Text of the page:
Planes, trains, and automobiles: there was a time when a person bound for the Copper Country could choose any of the three ways to travel. Although many decades have passed since train whistles echoed through Keweenaw towns,
August evenings in the Copper Country tend to be warm and relaxing, the type of atmosphere that invites people to sit on porches and savor the summer. For Calumet on August 13, 1983, evening peace would be impossible as a century of history vanished into the flames.
In 1868, the place later called Calumet was an infant town–raw,
Cross the Portage Lake Lift Bridge, northbound or southbound, or take a walk along the canal in Houghton, and you can’t help but notice it.
What stands out in people’s memories? Ask that question of a dozen passersby, and you might get a dozen answers: weddings, births, graduations, special vacations. All of these examples are good, noble, and vivid. But,
The Michigan Technological University Archives and Copper Country Historical Collections, a department within the J. Robert Van Pelt and John and Ruanne Opie Library,
To Copper Country locals, “White City” today evokes images of a sandy beach–a rarity in the Keweenaw–with the Huron Mountains’ verdant, distant slopes rising above a glistening Lake Superior.
On behalf of the Michigan Technological University Archives and Copper Country Historical Collections, in partnership with the Friends of the Michigan Tech Library, we hope you will help us welcome our new Archives Intern for spring 2022. Samuel Oral was was selected as the Friends of the Michigan Tech Library Archives Intern after a competitive national call for applicants.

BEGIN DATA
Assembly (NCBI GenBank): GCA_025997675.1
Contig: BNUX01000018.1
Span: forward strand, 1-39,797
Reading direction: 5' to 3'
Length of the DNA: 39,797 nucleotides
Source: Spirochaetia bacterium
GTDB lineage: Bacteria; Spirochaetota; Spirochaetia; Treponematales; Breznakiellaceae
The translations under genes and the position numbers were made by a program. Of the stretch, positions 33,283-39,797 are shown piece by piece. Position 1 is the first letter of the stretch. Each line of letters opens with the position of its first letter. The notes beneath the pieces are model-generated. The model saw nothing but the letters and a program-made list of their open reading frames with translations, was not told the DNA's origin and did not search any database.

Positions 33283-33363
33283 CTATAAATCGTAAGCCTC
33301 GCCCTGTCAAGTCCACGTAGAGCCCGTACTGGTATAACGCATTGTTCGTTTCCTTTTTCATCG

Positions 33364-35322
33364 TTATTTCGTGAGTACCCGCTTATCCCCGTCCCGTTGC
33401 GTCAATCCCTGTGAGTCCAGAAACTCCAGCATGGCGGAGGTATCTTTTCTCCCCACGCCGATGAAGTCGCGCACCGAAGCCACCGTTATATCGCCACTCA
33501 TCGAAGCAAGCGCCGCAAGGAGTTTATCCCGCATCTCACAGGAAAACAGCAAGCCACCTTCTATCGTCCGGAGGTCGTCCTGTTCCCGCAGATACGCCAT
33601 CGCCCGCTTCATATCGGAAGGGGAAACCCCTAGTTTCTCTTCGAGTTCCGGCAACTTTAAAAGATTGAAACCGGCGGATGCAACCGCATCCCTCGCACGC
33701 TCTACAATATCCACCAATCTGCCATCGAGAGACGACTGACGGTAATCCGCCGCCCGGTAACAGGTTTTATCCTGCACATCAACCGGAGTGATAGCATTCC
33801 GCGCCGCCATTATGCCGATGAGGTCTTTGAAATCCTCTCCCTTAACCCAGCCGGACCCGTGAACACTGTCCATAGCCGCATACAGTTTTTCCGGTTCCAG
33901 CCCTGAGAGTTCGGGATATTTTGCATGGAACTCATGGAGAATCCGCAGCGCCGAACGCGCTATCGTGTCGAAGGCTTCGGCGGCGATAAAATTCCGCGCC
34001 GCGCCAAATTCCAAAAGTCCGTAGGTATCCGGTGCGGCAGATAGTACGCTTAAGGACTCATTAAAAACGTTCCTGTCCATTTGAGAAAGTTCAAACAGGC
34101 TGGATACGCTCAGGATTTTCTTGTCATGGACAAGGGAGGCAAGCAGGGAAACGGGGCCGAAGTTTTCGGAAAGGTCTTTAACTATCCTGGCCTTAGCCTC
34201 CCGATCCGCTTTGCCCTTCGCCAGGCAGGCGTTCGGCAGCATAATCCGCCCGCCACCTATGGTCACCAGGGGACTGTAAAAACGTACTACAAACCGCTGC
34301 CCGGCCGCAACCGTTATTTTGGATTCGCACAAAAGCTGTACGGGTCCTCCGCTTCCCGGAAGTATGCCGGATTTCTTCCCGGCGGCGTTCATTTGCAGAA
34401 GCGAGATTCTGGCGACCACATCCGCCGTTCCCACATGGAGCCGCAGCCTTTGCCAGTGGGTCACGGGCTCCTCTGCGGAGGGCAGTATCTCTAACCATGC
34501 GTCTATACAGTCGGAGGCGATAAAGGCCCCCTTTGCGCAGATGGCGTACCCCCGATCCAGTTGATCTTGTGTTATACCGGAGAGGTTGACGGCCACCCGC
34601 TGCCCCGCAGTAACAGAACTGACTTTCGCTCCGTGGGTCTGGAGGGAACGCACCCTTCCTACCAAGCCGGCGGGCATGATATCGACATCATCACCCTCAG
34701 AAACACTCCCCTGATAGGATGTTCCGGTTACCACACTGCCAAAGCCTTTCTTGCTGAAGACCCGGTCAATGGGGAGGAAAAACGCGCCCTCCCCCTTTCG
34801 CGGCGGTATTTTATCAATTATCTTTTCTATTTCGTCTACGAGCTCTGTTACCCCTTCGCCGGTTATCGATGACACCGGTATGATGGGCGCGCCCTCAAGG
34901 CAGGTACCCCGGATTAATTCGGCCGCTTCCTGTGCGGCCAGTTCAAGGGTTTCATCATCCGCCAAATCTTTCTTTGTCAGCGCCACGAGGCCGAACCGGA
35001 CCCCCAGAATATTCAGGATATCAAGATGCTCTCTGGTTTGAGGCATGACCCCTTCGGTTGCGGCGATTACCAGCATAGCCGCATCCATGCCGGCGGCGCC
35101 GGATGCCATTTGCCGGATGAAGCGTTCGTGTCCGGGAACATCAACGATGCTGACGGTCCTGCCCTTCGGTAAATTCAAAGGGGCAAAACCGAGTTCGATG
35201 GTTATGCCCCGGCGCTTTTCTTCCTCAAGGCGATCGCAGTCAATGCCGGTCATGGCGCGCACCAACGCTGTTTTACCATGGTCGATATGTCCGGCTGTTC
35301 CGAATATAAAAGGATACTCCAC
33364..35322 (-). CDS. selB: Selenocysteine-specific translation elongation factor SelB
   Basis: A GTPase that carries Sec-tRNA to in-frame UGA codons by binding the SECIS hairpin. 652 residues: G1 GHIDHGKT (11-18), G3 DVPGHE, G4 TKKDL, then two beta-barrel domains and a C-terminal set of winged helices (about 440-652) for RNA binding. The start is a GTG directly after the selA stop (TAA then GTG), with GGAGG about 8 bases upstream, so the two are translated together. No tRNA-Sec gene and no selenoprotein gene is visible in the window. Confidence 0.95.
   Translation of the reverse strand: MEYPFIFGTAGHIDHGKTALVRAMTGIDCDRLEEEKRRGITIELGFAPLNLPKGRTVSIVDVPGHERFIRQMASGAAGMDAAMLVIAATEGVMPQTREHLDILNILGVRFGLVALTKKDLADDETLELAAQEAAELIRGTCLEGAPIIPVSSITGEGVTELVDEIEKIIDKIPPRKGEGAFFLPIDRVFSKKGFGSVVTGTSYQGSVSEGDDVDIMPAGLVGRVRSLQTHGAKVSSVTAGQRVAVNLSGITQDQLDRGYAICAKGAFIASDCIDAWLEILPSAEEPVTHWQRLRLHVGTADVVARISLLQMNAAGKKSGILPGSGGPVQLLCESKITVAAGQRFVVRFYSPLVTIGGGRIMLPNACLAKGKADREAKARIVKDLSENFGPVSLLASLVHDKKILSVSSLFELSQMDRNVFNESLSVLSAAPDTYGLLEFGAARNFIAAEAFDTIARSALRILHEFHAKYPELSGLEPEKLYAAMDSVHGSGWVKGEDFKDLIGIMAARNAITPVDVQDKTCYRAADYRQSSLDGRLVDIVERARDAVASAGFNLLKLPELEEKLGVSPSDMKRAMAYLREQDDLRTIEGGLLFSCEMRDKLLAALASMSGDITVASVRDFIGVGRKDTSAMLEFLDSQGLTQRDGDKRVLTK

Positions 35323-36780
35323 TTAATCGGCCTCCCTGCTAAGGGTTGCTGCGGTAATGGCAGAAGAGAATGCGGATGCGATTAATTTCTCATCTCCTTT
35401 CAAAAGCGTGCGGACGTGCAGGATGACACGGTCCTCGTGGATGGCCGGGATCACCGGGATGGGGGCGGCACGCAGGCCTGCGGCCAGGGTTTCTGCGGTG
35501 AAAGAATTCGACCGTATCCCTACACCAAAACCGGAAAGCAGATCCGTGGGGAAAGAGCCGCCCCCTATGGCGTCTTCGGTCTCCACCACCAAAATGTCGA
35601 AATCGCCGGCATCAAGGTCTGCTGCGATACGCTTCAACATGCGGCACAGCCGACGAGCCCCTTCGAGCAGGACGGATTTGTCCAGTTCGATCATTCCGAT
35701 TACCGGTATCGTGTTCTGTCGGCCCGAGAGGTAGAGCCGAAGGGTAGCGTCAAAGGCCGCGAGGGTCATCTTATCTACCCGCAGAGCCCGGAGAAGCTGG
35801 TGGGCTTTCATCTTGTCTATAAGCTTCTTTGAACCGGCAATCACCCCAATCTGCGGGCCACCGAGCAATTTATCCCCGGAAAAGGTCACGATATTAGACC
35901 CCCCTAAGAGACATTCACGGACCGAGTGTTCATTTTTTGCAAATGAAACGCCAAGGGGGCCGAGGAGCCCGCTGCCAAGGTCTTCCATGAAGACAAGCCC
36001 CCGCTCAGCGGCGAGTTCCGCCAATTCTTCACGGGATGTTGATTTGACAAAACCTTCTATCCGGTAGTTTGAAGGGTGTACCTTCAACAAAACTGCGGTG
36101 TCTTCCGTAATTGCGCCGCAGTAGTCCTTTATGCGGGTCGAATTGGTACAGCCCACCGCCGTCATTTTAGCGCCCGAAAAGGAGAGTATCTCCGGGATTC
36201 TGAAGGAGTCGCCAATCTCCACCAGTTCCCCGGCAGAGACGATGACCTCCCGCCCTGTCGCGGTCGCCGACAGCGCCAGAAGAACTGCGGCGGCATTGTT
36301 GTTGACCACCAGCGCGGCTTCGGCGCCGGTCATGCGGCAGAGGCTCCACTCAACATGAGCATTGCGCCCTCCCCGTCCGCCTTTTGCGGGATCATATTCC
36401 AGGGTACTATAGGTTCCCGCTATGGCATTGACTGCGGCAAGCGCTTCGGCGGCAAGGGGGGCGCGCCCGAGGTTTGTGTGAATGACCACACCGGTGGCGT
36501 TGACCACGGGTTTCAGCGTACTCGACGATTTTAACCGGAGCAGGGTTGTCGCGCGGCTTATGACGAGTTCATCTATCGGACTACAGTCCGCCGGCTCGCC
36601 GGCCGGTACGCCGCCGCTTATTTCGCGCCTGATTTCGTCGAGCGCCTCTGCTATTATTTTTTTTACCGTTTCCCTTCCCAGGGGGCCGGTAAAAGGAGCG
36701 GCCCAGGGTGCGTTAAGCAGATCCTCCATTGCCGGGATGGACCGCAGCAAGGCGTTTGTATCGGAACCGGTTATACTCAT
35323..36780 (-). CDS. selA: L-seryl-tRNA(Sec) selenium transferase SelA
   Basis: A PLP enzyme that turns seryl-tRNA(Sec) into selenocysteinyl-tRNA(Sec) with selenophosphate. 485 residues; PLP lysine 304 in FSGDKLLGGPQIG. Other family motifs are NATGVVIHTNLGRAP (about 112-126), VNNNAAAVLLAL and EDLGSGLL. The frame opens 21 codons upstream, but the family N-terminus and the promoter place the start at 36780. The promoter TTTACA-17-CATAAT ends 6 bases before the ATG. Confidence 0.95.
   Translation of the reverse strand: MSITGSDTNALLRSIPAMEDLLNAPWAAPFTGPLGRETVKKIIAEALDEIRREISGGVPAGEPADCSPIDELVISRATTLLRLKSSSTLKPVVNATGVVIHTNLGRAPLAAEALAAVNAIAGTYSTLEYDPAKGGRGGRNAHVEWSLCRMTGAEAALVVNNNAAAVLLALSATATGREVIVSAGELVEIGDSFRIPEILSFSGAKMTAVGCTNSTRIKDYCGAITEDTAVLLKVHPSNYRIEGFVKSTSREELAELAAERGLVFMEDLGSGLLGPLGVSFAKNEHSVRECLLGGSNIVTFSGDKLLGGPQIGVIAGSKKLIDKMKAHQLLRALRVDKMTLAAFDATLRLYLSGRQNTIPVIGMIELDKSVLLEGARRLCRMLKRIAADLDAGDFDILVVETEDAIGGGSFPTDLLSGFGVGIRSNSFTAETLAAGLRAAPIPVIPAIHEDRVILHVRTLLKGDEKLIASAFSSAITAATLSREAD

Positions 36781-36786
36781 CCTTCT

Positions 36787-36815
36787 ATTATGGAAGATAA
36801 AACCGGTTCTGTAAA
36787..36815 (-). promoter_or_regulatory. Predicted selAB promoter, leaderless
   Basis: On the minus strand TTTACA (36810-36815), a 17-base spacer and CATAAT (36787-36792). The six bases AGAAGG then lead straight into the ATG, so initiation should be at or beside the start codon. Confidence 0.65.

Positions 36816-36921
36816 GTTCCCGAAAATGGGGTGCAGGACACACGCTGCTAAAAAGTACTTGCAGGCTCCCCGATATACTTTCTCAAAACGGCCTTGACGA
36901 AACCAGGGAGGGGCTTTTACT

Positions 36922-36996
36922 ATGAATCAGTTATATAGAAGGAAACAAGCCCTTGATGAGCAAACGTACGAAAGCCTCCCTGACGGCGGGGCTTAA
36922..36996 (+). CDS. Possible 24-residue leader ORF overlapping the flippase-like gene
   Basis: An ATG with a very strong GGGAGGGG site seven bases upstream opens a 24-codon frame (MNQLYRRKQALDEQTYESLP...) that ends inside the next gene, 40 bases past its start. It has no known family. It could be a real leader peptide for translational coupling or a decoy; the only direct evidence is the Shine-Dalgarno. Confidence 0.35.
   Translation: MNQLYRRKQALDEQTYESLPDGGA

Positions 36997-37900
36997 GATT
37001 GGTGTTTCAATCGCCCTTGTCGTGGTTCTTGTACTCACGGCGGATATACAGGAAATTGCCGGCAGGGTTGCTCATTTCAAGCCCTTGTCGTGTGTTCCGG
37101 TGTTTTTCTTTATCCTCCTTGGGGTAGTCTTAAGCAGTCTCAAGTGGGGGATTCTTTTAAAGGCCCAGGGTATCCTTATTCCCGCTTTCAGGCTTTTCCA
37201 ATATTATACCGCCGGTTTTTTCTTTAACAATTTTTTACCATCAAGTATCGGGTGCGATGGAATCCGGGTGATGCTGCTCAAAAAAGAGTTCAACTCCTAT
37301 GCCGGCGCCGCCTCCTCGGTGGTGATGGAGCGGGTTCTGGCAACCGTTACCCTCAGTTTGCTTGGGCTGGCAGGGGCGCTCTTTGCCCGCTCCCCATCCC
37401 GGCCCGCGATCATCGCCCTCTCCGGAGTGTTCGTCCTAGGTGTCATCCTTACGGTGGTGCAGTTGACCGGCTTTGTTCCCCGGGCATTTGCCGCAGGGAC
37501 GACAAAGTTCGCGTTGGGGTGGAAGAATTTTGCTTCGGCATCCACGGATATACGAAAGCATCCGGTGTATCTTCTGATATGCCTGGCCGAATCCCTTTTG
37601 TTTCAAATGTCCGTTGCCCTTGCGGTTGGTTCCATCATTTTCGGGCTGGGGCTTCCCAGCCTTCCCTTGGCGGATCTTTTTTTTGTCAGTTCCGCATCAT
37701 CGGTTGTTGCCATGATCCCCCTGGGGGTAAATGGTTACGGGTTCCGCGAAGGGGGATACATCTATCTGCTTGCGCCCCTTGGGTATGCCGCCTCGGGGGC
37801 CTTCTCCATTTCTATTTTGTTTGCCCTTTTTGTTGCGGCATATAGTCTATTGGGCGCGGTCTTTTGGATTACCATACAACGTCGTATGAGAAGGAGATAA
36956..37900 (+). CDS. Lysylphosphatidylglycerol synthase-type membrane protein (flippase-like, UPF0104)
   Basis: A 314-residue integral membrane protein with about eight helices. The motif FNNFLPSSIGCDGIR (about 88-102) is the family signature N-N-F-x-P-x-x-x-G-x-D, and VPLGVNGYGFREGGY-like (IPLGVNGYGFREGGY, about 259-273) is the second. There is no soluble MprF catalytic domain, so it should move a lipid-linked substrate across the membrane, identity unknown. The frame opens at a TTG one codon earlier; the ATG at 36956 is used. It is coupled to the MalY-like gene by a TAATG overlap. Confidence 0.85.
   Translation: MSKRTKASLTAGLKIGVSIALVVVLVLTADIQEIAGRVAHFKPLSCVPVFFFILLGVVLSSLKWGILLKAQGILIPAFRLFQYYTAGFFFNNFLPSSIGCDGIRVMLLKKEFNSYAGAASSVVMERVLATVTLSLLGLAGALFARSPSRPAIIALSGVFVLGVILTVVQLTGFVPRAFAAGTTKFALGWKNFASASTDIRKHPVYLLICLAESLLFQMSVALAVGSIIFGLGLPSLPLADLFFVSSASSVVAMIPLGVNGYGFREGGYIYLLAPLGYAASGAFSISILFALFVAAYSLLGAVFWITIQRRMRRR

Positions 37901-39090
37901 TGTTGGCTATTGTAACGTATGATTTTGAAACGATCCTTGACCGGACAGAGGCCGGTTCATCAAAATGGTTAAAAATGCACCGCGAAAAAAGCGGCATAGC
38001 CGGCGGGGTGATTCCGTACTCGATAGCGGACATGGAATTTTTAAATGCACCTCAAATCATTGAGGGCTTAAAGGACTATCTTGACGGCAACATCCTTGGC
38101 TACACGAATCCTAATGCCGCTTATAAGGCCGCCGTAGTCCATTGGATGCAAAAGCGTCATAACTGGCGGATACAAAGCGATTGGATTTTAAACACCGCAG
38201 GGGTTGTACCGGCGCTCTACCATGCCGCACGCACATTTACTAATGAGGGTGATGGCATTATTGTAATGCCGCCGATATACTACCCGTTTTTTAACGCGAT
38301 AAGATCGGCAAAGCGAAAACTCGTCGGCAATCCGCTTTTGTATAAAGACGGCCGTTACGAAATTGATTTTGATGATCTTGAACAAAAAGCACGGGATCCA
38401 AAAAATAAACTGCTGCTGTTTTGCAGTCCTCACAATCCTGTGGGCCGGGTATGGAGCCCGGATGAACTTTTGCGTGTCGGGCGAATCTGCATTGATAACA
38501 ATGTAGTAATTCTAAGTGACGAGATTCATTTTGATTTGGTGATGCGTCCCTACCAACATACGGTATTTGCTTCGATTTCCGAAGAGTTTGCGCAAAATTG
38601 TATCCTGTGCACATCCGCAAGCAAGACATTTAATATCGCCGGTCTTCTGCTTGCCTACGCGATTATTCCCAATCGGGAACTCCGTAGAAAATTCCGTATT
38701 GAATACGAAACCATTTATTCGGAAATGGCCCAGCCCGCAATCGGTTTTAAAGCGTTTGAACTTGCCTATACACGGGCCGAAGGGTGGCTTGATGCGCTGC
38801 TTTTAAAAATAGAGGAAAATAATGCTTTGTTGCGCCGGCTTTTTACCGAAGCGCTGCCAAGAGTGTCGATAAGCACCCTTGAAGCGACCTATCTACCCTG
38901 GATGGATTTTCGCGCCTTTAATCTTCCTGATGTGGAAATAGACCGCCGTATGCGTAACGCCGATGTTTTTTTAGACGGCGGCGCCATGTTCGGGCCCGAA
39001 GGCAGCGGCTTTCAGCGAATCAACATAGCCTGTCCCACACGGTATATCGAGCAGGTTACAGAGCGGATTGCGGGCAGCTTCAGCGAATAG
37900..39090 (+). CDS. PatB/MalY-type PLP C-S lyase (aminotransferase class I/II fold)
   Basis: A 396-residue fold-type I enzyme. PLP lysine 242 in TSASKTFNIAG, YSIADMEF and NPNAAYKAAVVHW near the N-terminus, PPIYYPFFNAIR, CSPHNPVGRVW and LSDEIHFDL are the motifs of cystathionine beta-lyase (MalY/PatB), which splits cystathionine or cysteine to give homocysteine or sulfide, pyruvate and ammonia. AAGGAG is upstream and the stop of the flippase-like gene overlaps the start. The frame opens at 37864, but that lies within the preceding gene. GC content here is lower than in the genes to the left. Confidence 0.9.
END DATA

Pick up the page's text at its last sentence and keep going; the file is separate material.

The Michigan Tech Archives reading room will be closed to patrons for two weeks over winter break. The closure begins on Monday, December 20. Normal appointment hours will resume January 3, 2022.
Remote research requests may be submitted via
Dominic and Mary Vairo were in their kitchen when they heard the commotion upstairs. The voices were loud, insistent, emotional. Had a fight broken out? With tension palpable in town,
It was the boss’s house, the boss’s rules, and the boss’s style.
Michigan’s copper mines regularly provided housing to their workforces. Indeed, a company who did not offer dwellings felt itself at a disadvantage in trying to attract workers.